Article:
As an HR leader, you already know how important diversity, equality and inclusion is within your organisation, and how it is so much more than paying lip service and ticking boxes. Creating a diverse and inclusive workplace boosts innovation and engagement, attracts top talent, and simply makes good business sense.
“By including people from different backgrounds, it is evident that creativity and breadth of ideas will be greater, and this is an often-undervalued asset of diverse organisations,” comments Anthony Sutton, managing director of Cream HR. “Furthermore, employees increasingly want to work in organisations where all people are respected and valued.”
According to a recent survey by Glassdoor, 76% of job seekers agreed that workplace diversity was a crucial factor when considering employment opportunities, while research by McKinsey found there is a strong business case for diversity and inclusion (D&I), with figures showing that the most diverse companies outperformed their less diverse counterparts by 36% on profitability.
“Diversity and inclusion in the workplace can lead to a more innovative and effective workforce,” remarks Teresa Boughey, CEO of Jungle HR and founder of Inclusion 247. “A diverse team, who feel like they are included and belong, bring different perspectives and ideas, which can lead to new solutions and approaches to problems. Inclusion ensures that all employees feel valued and respected for their unique differences, which can improve morale and productivity.”
An important element of diversity management in your organisation is conducting a D&I survey, as this will help you to better understand how your employees feel about your workplace culture, as well as enable you to analyse data by demographic, measure results and take decisive action.
We know that it is, however, a complex and sensitive issue, so it can be difficult to know where to start with a D&I survey to ensure you gain meaningful and accurate feedback, which you can use to inform strategy. Here, we outline what a D&I survey involves and, crucially, what are the key questions to include.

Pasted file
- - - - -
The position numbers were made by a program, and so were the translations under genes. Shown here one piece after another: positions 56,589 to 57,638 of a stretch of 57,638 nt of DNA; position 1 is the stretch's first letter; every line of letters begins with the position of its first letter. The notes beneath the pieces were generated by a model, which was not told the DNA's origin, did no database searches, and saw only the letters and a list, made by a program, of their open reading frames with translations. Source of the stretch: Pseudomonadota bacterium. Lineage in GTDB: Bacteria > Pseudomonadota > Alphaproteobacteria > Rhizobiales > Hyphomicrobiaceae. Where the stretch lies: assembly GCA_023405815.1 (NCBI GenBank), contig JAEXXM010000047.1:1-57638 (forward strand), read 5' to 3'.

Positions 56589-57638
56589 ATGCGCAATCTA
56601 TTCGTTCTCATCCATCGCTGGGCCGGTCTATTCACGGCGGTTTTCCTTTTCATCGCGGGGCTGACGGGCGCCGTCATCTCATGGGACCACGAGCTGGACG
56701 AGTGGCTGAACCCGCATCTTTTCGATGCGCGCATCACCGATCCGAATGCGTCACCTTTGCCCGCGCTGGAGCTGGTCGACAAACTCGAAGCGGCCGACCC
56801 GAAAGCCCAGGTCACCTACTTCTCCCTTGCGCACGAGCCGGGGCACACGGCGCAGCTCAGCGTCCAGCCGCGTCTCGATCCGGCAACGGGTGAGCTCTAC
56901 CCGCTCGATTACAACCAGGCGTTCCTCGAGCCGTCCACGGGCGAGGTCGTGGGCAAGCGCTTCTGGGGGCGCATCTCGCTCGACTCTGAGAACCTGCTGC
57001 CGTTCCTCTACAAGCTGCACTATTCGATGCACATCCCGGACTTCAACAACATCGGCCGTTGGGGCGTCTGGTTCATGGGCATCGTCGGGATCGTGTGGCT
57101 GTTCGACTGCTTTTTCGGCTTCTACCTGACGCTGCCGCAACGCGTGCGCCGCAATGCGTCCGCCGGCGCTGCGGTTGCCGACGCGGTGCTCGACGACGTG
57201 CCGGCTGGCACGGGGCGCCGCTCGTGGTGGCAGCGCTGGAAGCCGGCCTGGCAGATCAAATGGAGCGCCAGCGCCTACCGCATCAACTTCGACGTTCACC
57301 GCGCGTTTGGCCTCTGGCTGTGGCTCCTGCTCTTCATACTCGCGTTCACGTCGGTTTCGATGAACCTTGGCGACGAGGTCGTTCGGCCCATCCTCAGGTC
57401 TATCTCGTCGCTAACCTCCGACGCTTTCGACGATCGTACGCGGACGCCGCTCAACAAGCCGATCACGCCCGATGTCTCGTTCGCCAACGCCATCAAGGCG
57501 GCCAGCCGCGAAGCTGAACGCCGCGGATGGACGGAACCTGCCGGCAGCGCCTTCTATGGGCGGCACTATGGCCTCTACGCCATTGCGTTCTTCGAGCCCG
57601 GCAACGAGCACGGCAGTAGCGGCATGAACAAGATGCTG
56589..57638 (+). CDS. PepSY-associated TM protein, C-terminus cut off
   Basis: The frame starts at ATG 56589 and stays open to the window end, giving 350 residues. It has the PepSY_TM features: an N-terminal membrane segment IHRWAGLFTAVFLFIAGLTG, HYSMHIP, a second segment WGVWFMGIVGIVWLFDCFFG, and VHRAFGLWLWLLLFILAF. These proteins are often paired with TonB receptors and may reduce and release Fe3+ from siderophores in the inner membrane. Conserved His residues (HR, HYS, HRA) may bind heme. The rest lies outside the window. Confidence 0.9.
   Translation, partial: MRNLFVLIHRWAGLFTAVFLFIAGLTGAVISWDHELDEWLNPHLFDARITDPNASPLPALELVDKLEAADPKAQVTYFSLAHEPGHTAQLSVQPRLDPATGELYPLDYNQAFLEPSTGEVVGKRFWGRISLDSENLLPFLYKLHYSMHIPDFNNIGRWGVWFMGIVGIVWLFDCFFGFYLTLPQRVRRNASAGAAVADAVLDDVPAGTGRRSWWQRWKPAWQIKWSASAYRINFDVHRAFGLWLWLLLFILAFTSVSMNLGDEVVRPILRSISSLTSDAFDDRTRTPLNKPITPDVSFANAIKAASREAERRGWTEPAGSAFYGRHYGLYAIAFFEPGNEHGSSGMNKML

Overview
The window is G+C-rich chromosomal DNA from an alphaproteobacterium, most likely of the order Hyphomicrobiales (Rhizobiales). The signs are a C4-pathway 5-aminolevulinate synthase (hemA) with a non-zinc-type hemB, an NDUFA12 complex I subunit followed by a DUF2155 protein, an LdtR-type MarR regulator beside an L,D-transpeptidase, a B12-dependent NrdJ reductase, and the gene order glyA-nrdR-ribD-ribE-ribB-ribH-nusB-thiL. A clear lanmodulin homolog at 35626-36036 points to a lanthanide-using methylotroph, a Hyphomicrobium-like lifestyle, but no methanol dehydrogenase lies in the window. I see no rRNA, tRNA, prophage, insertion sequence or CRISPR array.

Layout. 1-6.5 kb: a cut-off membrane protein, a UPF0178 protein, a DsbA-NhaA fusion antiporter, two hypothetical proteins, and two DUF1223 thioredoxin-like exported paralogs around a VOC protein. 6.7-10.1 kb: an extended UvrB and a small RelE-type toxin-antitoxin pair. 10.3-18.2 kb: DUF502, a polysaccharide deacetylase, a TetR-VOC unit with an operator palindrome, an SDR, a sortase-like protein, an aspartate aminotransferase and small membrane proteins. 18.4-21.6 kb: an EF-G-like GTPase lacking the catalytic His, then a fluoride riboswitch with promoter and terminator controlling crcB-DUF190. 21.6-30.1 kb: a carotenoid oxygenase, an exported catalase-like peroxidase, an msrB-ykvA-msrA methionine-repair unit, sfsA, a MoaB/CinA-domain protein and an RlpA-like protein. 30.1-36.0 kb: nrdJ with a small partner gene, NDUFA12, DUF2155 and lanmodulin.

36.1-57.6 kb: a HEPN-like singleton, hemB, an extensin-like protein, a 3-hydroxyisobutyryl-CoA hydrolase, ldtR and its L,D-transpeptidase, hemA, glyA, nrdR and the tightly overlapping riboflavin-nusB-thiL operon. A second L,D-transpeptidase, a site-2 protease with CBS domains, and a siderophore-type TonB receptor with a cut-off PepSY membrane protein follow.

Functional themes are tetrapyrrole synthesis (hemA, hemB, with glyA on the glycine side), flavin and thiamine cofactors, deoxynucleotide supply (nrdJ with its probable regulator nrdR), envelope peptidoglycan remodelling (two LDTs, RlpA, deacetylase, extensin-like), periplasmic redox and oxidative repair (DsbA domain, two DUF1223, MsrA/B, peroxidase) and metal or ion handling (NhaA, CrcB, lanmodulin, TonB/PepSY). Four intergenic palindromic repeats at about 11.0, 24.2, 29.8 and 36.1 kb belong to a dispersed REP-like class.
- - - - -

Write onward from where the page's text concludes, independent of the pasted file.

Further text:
What is a D&I survey?
A D&I survey enables organisations to gather actionable data and feedback on how your employees view issues such as diversity, inclusion, equity, and fairness within the workplace.
“A D&I survey will measure the level and type of diversity in a business,” explains Rachel Youngman, D&I expert and deputy CEO at the Institute of Physics. “This will normally include responses to questions on, for example, ethnicity, sexual orientation, religion or belief. The survey can help to benchmark and then understand trends. It acts as a powerful contribution to creating the right solutions.”
Surveys typically include questions around employees’ perceptions of an organisation’s commitment to diversity and inclusion, including leadership engagement and accountability, says Teresa Boughey. “Surveys might also seek to understand an individual’s personal experience and observations. This could include an employee’s perception of fairness and respect in the workplace, their ability to be safe to speak up, or the way in which their manager is approachable. A survey may also try to understand inclusion and equity in areas such as recruitment, promotion, and development, as well as the effectiveness of current equality, diversity and inclusion (ED&I) initiatives and programmes.”
Anthony Sutton adds that employers should ensure they take the time to promote the benefits of participation, as well as survey all employees to ensure meaningful representation. “Some organisations use this feedback to inform their ongoing strategy, others may send surveys out to get feedback on early-stage proposals. The most fundamental aspect of these surveys is the follow up – genuinely listening to the feedback and sharing your action plan with participants, in light of the results.”